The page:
c. Paul Buschmann, Jacob Jordaens. Eene studie naar aanleiding van de tentoonstelling zijner werken ingericht te Antwerpen in MCMV (i.e. Jacob Jordaens. A study at the occasion of the exhibition of his works organised in Antwerp in 1905), Brussels, 1905; Max Rooses, Jordaens, Sa vie et ses oeuvres, Amsterdam-Antwerpen, 1906, (also an edition in English: J.M. Dent & C° – E.P. Dutton & C°, London-New York, 1908).).

d. R.-A. D’Hulst, Jacob Jordaens. Schets van een chronologie zijner werken ontstaan vóór 1618 (i.e. Jacob Jordaens. Sketch of a chronology of his works created before 1618), in Gentse Bijdragen tot de Kunstgeschiedenis en de Oudheidkunde, XIV, 1953, pp. 89-138; Idem, Drie vroege schilderijen van Jacob Jordaens (i.e. Three early paintings by Jacob Jordaens), in Idem, XX, 1967, pp. 71-86.

e. In one case, the most recent auction at which it appeared.

f. Exhibited in the Brussels museum at its acquisition in 1925 as Flemish School 17th century; attributed to Abraham Janssen in the Brussels museum’s collection catalogue of 1927, p. 126, nr. 965; as Pieter van Mol in E. Michel, Pieter van Mol et ‘La pêche miraculeuse’ de l’église Saint-Jacques à Anvers, La Revue d’Art, XLV, 1928, pp. 138-139. For a more recent overview of literature on this painting, see the exhibition catalogue Hans Devisscher & Nora De Poorter (eds.), R.-A. D’Hulst, Nora De Poorter & Marc Vandenven, Jacob Jordaens (1593-1678), vol. I: Schilderijen en Tapijten / Tableaux et Tapisseries, Royal Museum of Fine Arts of Antwerp, 1993, cat. nr. A2

g. Ludwig Burchard and Wolfgang Burchard, Jordaens Head-Studies Wrongly Attributed to Rubens, in Bulletin Musées Royaux des Beaux-Arts de Belgique / Bulletin Koninklijke Musea voor Schone Kunsten van België, IX, (1960), pp. 175-182.

1. K. Zoege von Manteuffel, Jordaens, Thieme-Becker XIX, 1926, p. 151.

2. Rudolf Oldenbourg, Die Flämische Malerei (Flemish Painting), Berlin 1918, S. 107 – F. M. Haberditzl, the first to dispute “Let the little children come to Me” being attributed to Adam van Noort (Jahrbuch der Wiener Kunstsammlungen XXVII, 1907-09, p. 179 f., Taf. XXX), was, in any case, careful enough not to simply attribute the piece to Jordaens but to situate it only in his direct circle. In the meantime, the issue of the authorship of “Let the little children come to Me” had settled itself. In 1927, Ms. G. Pauwels-Allard’s collection was prepared for auction and, when cleaning the piece, the monogram of Adam van Noort came to light (see Jean Decoen in the auction catalogue, Brussels, Giroux Gallery, 21/22 XI. 1927, under No. 53). The piece was purchased by the Brussels museum at the auction.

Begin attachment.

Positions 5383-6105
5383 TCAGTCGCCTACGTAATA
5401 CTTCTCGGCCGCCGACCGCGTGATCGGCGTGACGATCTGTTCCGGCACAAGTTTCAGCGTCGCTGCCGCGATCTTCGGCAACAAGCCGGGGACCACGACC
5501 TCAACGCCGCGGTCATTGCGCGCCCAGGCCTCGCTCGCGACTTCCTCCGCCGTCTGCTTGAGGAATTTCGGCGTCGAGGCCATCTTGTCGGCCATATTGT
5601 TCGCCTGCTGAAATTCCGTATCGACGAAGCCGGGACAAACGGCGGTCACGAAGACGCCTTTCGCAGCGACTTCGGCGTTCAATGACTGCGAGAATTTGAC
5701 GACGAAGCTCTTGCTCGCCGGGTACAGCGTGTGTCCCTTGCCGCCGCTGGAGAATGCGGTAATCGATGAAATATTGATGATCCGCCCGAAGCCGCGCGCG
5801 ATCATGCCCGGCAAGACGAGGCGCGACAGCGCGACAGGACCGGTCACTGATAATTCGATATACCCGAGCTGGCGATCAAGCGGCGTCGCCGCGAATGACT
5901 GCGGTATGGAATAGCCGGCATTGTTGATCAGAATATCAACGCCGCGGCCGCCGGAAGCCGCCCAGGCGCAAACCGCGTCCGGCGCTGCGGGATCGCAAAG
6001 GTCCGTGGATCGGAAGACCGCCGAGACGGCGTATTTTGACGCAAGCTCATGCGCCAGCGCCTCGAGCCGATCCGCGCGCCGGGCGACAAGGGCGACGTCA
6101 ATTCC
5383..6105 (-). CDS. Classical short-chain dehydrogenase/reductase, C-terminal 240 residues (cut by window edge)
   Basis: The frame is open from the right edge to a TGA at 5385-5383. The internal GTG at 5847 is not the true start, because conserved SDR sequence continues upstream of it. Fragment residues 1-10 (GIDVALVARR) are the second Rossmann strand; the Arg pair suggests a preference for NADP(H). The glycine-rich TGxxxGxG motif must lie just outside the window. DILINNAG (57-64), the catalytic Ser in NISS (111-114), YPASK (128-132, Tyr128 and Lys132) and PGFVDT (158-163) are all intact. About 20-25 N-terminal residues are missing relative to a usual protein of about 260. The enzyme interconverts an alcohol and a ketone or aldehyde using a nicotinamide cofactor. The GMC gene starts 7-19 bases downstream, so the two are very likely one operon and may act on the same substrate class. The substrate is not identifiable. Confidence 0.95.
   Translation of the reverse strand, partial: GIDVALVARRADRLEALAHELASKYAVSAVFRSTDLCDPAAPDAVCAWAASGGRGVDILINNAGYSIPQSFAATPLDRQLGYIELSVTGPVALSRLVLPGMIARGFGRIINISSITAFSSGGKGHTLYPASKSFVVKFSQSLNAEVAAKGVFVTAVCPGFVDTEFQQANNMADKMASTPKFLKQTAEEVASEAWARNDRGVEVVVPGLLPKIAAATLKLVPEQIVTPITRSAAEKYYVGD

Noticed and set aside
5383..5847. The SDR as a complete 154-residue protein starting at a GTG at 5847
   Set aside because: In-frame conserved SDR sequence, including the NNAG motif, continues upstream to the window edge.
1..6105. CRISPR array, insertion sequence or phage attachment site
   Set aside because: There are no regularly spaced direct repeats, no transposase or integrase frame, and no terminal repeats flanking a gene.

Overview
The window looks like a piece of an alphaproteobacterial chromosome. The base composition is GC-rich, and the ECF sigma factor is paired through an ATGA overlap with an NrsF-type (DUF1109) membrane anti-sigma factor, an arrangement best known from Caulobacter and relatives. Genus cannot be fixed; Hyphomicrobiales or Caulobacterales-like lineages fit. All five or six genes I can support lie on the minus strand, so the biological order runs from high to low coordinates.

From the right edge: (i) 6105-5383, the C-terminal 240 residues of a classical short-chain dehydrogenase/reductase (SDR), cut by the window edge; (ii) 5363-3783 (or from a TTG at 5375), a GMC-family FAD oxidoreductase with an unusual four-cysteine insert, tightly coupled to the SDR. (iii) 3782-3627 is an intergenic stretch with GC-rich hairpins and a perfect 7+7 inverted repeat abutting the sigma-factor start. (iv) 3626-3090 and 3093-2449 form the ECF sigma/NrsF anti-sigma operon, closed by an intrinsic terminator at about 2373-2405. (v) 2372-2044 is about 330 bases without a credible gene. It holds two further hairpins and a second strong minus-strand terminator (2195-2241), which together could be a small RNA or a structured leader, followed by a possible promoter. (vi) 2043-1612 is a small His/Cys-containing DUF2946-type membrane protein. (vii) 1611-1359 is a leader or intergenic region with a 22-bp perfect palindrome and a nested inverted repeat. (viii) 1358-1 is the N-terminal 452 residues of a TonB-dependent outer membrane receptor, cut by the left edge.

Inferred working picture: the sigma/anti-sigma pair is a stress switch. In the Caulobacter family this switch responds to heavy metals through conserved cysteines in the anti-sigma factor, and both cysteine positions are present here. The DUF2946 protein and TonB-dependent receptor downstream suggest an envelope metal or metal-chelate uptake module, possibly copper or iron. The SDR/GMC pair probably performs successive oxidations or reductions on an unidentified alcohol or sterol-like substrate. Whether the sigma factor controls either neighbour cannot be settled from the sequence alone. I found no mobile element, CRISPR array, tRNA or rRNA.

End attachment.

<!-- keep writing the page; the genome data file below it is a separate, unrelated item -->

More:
3. Another search in this respect, by François Benoit (Revue de l’art ancien et moderne, XXIII, 1908, No. 131, p. 87 ff) has justly never been taken seriously. Benoit has to be given credit to have recognised, simultaneously with Haberditzl, Jordaens’ hand in “Jesus at the house of Mary and Martha” at the Lille museum. However, his efforts to prove the Lille piece to be a very early piece by the artist failed. Haberditzl may have got it right when he (Jahrbuch Wien, loc. cit. p. 185) said of the Lille piece: “its date would be somewhat around 1630”. One should compare with Hans Kauffmann’s recent opinion in Festschrift für Friedländer, 1927, p. 206, note 22.

4. In addition, other head studies from the artist’s early work recur in the same sense in thematically-different pieces. The Mary in the Stockholm Adoration uses, which has already been observed several times, the head of the “Temptation of the Magdalene” (Lille, No. 427), which latter picture should therefore be dated to around 1617. The piece in Lille is still not as markedly Caravaggesque as the Adoration in Stockholm, it is more colourful, less black and white and therefore probably earlier than the Shepherds Adoration from 1618 in Stockholm. A relatively early dating of the piece in Lille was also supported by F. Benoit and P. Buschmann (Jordaens, 1915, p.63).

5. Without reservation, E. Heidrich (Vlämische Malerei, 1913, fig. 124) and R. Oldenbourg (Handbuch, 1918, p.107) are e.g. also in favour of Jordaens.

6. Rooses, Geschichte der Malerschule Antwerpens, translated by Franz Reber, 1889, p.144. The characteristics represented can be considered all the more unbiased as Rooses did not want to believe that Jordaens had a hand in The Tribute Money.

7. R. Oldenbourg, Die Flämische Malerei des XVII. Jahrhunderts, 1918, p.63.

8. W. Tatarkiewicz, Zeitschrift für bildende Kunst 1910, p. 256, fig. 8.